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Hospitalizations for Inflammatory Bowel Disease Among Medicare Fee-for-Service Beneficiaries — United States, 1999–2017
  • Published Date:
    December 13 2019
  • Source:
    MMWR Morb Mortal Wkly Rep. 68(49):1134-1138
  • Language:
Filetype[PDF-277.11 KB]

  • Alternative Title:
    MMWR Morb Mortal Wkly Rep
  • Description:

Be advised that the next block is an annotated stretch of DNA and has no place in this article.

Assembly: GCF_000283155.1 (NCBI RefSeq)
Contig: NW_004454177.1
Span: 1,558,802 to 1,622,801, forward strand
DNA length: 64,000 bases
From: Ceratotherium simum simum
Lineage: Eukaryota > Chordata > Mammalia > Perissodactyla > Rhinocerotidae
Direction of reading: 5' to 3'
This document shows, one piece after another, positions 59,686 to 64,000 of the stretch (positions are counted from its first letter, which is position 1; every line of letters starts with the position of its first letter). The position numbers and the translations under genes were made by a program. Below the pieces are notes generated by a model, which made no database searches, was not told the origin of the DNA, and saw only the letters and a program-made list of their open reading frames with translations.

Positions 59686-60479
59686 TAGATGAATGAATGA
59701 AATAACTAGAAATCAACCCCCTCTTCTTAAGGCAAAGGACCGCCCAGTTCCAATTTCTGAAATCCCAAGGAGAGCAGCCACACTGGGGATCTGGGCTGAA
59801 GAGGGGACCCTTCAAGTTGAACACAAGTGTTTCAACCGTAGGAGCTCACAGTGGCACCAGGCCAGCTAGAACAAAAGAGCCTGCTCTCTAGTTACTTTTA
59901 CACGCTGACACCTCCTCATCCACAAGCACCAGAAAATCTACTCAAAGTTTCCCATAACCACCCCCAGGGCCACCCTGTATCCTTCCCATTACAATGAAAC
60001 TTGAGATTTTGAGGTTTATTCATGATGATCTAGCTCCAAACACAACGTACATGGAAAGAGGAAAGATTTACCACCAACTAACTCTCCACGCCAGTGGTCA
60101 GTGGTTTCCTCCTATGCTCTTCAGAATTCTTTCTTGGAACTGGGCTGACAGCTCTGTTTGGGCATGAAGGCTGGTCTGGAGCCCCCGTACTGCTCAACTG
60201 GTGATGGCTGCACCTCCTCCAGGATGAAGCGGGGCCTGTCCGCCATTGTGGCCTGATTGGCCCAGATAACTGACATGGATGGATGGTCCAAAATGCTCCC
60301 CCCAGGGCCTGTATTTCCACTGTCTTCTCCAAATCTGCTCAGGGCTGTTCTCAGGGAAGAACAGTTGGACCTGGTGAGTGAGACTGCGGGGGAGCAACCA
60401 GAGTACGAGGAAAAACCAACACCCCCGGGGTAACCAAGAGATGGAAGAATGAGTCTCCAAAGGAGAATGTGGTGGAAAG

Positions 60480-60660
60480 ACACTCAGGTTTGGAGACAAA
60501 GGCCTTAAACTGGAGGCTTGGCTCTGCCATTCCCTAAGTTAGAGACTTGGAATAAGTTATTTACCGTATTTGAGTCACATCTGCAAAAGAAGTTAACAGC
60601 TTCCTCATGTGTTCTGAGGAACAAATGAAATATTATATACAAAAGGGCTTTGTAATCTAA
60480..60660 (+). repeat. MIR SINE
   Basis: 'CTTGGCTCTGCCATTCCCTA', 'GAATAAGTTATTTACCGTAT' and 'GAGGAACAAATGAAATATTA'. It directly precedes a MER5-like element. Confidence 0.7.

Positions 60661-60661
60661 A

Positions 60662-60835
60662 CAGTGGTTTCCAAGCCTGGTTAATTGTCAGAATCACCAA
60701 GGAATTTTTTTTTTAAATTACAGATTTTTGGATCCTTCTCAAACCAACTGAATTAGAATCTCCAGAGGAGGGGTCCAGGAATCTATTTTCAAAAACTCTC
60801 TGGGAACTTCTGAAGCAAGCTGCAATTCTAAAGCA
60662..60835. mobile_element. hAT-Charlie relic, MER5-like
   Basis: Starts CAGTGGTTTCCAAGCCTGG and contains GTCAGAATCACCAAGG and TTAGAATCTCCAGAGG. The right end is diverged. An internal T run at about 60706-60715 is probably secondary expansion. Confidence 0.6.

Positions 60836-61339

Crohn's disease and ulcerative colitis, collectively referred to as inflammatory bowel disease (IBD), are conditions characterized by chronic inflammation of the gastrointestinal tract. The incidence and prevalence of IBD is increasing globally, and although the disease has little impact on mortality, the number of older adults with IBD is expected to increase as the U.S. population ages (1). Older adults with IBD have worse hospitalization outcomes than do their younger counterparts (2). CDC analyzed Medicare Provider Analysis and Review (MedPAR) data to estimate IBD-related hospitalization rates and hospitalization outcomes in 2017 among Medicare fee-for-service beneficiaries aged ≥65 years, by selected demographics and trends in hospitalization rates and by race/ethnicity during 1999-2017. In 2017, the age-adjusted hospitalization rate for Crohn's disease was 15.5 per 100,000 Medicare enrollees, and the IBD-associated surgery rate was 17.4 per 100 hospital stays. The age-adjusted hospitalization rate for ulcerative colitis was 16.2 per 100,000 Medicare enrollees, and the surgery rate was 11.2 per 100 stays. During 1999-2017, the hospitalization rate for both Crohn's disease and ulcerative colitis decreased among non-Hispanic white (white) beneficiaries, but not among non-Hispanic black (black) beneficiaries. Health care utilization assessment is needed among black beneficiaries with IBD. Disease management for older adults with IBD could focus on increasing preventive care and preventing emergency surgeries that might result in further complications.

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